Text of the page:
03A typology of city centres and suburbs
In order to explore the factors that shape the nature of the export base in cities, the size and skills profile of the export base is used to categorise city centres and suburbs into four groups:
A. Large, high-knowledge export base
B. Large, low-knowledge export base
C. Small, high-knowledge export base
D. Small, low-knowledge export base
The typology – set out in Figure 5 – provides insights that enable us to examine the nature of the export base in cities and the factors that explain their location in more detail. It is worth reflecting first though on the patterns that emerge when the city centres and suburbs are compared based on the skills profile of the export base.
The typology highlights the inherent linkages between city centres and suburbs within cities. Cities with a high-knowledge export base in their city centre are more likely to have a high-knowledge export base in their suburbs, and vice versa. And very few cities have high-knowledge export base in their suburbs without also having one in their city centres.
- Group A: 19 cities have high-knowledge city centres and suburbs. These cities which include Reading, Slough, Milton Keynes and Swindon tend to be located in the South. Leeds and York stand out as the only two cities in the North falling into this category.
- Group B: 10 cities have high-knowledge city centres and low-knowledge suburbs. This includes six of the core cities, along with Coventry, Crawley, Plymouth and Telford.
- Group C: Five cities have low-knowledge city centres and high-knowledge suburbs. These include Basildon, Blackpool, Derby, Portsmouth and Warrington.
- Group D: 24 cities have low-knowledge city centres and suburbs. These cities are predominantly in the North, Midlands and Wales but also include Chatham, Ipswich, Luton and Southend in the Greater South East.
The nature of the export base has a bearing on the economic performance of cities. This is evident across the four broad groups: Group A cities (high-knowledge city centres and suburbs) are 45 per cent more productive than Group D cities (low-knowledge city centres and suburbs).
Box 3: Developing a typology for city centres and suburbs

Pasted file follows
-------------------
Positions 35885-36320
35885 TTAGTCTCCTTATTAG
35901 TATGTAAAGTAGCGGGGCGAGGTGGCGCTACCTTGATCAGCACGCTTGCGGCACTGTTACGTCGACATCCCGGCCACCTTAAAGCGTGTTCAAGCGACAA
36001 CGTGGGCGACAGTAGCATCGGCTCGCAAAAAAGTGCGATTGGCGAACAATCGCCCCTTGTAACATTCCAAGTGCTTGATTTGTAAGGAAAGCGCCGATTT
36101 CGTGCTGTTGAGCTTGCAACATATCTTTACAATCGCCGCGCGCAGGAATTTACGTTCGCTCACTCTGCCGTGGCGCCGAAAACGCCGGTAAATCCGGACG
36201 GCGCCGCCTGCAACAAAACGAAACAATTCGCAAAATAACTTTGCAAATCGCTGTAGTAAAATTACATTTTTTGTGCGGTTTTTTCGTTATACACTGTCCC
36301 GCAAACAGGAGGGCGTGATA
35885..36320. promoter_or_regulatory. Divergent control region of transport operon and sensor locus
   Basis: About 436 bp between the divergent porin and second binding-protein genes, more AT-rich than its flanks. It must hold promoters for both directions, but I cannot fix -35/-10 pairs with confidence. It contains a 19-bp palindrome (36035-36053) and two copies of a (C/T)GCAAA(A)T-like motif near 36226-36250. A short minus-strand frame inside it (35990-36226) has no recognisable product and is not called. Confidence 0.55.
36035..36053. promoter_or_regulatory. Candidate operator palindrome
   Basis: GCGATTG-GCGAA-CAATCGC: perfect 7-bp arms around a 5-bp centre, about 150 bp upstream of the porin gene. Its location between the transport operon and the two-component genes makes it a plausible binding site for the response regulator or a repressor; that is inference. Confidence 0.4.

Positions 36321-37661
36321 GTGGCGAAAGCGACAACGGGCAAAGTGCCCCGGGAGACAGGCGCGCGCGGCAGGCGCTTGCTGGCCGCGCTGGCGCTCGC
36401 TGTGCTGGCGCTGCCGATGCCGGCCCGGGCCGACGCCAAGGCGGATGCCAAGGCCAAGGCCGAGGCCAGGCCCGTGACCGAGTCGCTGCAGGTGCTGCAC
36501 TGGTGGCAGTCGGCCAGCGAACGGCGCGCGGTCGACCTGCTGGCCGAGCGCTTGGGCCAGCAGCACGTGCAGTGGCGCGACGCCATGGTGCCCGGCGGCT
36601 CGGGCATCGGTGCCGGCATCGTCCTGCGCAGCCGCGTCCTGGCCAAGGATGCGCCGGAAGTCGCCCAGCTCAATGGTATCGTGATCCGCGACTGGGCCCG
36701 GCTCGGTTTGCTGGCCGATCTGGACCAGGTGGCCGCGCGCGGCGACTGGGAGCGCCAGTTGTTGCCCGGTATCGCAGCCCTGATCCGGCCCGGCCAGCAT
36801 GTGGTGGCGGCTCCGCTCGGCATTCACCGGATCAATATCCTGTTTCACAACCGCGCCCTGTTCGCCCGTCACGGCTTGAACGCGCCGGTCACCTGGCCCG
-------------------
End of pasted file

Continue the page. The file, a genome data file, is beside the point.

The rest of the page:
Our typology involved categorising city centres and suburbs into four groups, depending on the size of their export base sector and the skill profile of the exporting jobs.
Arriving at the category within the typology involved the following steps:
- Using Business Structure Database to calculate the unweighted average size of export base in city centres/suburbs of cities across England and Wales.
- Allocate city centres/suburbs into the large and small export base categories depending on whether their export base is larger or smaller than city centres/suburbs average.
- Using Census 2011 Occupation by industry data, calculate the unweighted average share of knowledge-exporting jobs in all exporting jobs in city centres/suburbs across England and Wales.
- Allocate city centres/suburbs into the high and low-knowledge categories depending on whether they have a higher or lower than average share of knowledge-exporting jobs.
If the industrial strategy is to be successful in boosting the UK’s productivity and economic growth,then helping the UK’s urban export base to grow will be an important feature of its approach. But it will also need to be sufficiently flexible to respond to the variation in the export base seen across cities. A policy approach that is appropriate for cities with small, low-knowledge export base is likely to be very different to the one that is appropriate for cities with large, high-knowledge export base.